This narrative starts with the problem, and not the solution. Marketing criticism today is “way too much about you, way too little about the problem, way too soon to go to the solution,” said Moore. “Those are things that a communications professional gets. But the communications profession needs to become a more powerful voice in the marketing mix. It is frequently overridden.”

Moore then discussed how communications worked back in at the beginning of the high tech boom. Communications pros would go to the trade press, the high tech press and to the analysts like Gartner and Forrester. That cycle has now changed and a demand for ‘New PR’ is on the rise.

Four radical shifts in PR

“There are four things I want to call out that I think are making categorial, existential changes in our world,” said Moore. These four radical shifts are:

  1. Shift of balance of power from vendor to customer. “Previously, demand exceeded supply. Everywhere you went, the vendor had more power than the consumer,” said Moore. “As a result of digitally-powered improvements to the supply chain, somewhere around the beginning of this century, the power shifted from the vendor to the consumer. Now the customer is king, which raises the importance of communications, which is an audience-driven discipline.”
  2. Service-oriented architecture demands a focus on customer success. “We need to draw the circle around a communications center point. We currently draw the center point around the product and that doesn’t work in customer-centric environment,” highlighted Moore.
  3. Digital changes all the rules about getting and sharing information. “The triangle of trade press and analysts has changed. We have democratized information. Just Google it. This actually makes communications harder: the good news is, digital amplifies our messages, the bad news is, it’s much noisier,” explained Moore.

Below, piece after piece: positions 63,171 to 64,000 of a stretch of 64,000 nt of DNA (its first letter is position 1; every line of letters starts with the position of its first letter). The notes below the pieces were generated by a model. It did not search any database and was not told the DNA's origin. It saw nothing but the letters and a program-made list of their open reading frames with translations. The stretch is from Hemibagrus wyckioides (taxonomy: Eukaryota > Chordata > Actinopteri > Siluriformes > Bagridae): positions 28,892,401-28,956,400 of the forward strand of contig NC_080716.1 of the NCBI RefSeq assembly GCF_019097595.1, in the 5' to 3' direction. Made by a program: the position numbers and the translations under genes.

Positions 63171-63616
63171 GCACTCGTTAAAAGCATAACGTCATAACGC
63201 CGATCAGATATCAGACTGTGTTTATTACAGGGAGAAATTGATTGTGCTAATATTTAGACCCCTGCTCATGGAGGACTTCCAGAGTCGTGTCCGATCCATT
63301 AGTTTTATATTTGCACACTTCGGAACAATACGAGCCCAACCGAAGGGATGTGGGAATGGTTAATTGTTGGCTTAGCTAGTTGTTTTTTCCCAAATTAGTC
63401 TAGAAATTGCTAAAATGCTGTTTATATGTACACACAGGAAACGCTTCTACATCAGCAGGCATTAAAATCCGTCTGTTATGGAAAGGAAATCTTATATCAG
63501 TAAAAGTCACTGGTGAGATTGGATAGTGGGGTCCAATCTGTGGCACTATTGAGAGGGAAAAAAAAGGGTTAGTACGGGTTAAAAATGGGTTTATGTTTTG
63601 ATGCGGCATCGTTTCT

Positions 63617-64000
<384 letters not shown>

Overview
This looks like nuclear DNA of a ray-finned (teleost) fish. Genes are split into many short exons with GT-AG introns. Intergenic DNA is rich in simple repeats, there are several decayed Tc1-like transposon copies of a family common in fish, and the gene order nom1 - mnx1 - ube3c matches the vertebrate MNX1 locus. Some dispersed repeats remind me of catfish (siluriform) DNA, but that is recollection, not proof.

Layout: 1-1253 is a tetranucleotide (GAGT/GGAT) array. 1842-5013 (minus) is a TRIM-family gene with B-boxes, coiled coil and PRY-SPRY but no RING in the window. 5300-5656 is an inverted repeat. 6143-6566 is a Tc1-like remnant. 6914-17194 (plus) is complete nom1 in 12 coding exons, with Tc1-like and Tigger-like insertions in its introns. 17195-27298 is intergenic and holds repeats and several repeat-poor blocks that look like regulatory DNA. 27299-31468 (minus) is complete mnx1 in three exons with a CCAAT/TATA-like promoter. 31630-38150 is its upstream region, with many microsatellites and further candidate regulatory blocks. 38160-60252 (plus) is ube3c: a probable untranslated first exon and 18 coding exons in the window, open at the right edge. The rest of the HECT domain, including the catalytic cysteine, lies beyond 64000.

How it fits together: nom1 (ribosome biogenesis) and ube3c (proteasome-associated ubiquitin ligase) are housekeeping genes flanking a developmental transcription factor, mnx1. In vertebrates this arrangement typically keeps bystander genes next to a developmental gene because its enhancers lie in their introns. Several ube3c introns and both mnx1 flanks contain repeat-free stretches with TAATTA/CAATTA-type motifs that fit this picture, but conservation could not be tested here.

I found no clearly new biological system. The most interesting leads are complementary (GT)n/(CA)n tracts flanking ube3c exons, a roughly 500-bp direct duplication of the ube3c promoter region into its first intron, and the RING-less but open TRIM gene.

4. Viral communications require real-time responses. “We now have real-time problems,” shared Moore. “It’s a different game. What’s important is to be timely. The critical thing in New PR is ‘how fast did you get a message out there?’”

In sum, in a new world of high-risk, low-data buying decisions where the customer is king, communications has become more important than ever. Moore said, “‘New PR’ requires communications to have a greater voice in the marketing mix.”  

Find out more about the New PR in a future blog post featuring AirPR Software’s CEO talking about the Science of New PR.

About Geoffrey Moore

Geoffrey Moore is an author, speaker, and advisor who splits his consulting time between start-up companies in the Mohr Davidow portfolio and established high-tech enterprises, most recently including Salesforce, Microsoft, Intel, Box, Aruba, Cognizant, and Rackspace.

Moore’s life’s work has focused on the market dynamics surrounding disruptive innovations. His first book, ‘Crossing the Chasm’, focuses on the challenges start-up companies face transitioning from early adoption to mainstream customers. It has sold more than a million copies, and its third edition has been revised such that the majority of its examples and case studies reference companies come to prominence from the past decade. Moore’s most recent work, ‘Escape Velocity’, addresses the challenge large enterprises face when they seek to add a new line of business to their established portfolio. It has been the basis of much of his recent consulting.